Demystifying the Dark Web: What underbelly of the Internet represents

For those hearing it for the first time, the term "Dark Web" often sends shivers down the spine, and conjures up memories of illegal or unethical activities - as the hidden, encrypted Internet has earned a reputation as an archaic rock under which lurks criminals and black hat hackers.

While devious activity does exist, the Dark Web is a bit more than just crawling with creepy criminals with intent on swiping and selling data, drugs, and other illicit goods.

Though, the Dark Web has become notoriously famous for hosting nefarious hacker forums and illegal markets, notwithstanding its infamous reputation, research by the security firm Terbium Labs proves the Dark Web isn't exclusively a haven for irrepressible criminals.

The dark web has often been confused with the "Deep web", which better refers to the parts of the web not indexed by search engines.

Accessible only by using a secure browser like Tor, the Dark Web's notorious reputation is well-earned, and the hidden internet is undeniably dangerous. And the biggest mistake any organization can make regarding the Dark Web is to pretend it doesn't exist.

Albeit, the Dark Web and .onion URLs, the top level domain designated for encrypted sites, are accessible only by using Tor and SSL, there isn't a 100% guarantee of privacy.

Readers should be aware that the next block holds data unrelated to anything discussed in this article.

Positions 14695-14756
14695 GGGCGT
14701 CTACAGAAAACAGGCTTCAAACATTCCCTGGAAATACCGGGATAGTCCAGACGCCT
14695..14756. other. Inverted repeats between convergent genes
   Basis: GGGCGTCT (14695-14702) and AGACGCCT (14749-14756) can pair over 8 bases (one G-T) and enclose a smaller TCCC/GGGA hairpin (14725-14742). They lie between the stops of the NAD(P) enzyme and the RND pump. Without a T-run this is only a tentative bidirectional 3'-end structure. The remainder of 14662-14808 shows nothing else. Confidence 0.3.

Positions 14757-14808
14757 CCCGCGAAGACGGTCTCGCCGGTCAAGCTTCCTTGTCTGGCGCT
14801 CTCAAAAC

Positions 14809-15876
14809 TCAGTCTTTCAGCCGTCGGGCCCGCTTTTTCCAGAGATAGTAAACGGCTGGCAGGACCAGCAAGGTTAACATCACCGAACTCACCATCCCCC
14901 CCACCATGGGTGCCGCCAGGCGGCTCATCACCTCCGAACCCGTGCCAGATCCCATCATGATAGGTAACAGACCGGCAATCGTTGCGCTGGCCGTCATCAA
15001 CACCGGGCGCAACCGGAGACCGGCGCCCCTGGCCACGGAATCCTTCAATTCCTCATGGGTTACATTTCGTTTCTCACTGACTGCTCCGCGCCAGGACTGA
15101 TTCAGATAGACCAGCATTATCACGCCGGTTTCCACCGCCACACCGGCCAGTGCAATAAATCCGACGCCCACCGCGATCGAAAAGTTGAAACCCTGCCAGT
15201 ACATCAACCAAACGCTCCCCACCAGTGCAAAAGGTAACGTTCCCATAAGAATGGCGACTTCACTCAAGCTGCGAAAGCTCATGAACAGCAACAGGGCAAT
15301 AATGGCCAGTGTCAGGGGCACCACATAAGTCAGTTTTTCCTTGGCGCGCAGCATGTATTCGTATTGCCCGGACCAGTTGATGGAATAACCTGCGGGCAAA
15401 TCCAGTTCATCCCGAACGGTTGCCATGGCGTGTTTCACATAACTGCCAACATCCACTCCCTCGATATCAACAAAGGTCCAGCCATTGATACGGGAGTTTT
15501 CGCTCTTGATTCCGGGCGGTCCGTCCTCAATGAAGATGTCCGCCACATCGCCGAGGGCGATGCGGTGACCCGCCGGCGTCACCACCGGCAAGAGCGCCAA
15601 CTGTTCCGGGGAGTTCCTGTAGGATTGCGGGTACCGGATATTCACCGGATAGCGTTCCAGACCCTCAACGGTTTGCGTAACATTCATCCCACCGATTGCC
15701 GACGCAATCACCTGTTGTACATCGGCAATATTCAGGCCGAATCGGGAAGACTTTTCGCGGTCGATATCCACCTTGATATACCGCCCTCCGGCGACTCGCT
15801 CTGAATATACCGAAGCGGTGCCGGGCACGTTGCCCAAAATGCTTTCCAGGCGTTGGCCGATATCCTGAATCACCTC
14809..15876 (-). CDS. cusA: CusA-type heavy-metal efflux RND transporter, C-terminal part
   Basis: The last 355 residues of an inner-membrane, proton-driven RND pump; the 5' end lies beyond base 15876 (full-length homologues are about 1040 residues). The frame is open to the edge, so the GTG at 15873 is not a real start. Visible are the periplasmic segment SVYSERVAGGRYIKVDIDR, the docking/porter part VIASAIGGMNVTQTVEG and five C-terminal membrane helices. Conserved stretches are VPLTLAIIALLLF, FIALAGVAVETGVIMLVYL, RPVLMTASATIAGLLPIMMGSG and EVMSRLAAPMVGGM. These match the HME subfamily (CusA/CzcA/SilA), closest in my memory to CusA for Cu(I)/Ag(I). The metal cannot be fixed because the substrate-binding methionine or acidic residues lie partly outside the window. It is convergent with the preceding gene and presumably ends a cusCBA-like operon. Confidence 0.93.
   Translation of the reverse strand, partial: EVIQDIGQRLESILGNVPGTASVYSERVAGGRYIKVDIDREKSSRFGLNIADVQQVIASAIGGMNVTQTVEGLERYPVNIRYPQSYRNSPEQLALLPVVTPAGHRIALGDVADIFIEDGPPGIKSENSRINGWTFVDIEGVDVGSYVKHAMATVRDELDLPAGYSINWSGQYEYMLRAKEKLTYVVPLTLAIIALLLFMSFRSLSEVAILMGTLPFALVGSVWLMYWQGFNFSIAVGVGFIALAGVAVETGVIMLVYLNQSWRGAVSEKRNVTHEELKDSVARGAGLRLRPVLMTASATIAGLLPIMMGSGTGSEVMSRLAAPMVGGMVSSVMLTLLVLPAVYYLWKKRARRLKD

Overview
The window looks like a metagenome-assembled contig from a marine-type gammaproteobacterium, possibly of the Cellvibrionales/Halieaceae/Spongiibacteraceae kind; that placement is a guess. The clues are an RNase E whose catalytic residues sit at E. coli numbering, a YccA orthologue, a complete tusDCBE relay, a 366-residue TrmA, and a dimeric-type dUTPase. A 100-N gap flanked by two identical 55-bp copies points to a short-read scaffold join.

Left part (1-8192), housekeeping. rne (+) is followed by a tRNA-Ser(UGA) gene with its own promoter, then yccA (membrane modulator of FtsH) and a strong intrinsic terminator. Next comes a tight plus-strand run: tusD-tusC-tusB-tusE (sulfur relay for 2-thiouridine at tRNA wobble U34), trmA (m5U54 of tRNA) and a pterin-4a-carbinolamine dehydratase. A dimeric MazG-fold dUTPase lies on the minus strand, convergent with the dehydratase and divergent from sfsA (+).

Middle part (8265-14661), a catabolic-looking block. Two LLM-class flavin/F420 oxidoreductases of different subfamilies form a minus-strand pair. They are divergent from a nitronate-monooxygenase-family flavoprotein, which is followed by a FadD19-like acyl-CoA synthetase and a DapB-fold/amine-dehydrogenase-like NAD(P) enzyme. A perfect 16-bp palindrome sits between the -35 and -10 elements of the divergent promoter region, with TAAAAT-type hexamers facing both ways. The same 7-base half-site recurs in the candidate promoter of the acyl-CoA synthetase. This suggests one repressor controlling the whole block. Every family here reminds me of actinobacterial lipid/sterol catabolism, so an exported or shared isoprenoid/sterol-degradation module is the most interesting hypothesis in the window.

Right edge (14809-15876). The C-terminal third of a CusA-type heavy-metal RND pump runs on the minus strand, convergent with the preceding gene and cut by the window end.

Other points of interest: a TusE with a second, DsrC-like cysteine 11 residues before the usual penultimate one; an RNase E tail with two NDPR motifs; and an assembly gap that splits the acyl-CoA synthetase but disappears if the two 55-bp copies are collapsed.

According to Terbium Labs analysis, Nearly 17.7% of the encrypted internet consists of dead websites. 12.3% of illegal Dark Web activity is related to illegal drug trafficking, and another 3.2% is diverted pharmaceutical trafficking. Fraud and hacking each consist of only 1.3% of Dark Web activity.

The report also found that although criminal activity is ever present, 54.5% of Dark Web content is legal traffic posted by tech companies like Facebook, the U.S. State Department and other government organizations, and journalists and activists.

There are plenty of reasons companies and individuals may want to access the Dark Web. While Organizations in particular may want to monitor Dark Web portals for stolen corporate account information.

Facebook's encrypted site, located at facebookcorewwwi.onion, is a feature-rich method of accessing the social network using end-to-end encryption.

However, Internet users should be cautious as the Dark Web is increasingly accessible, and the encrypted web is not necessarily safe, and there's high potential to encounter dubious or obviously illegal contents.
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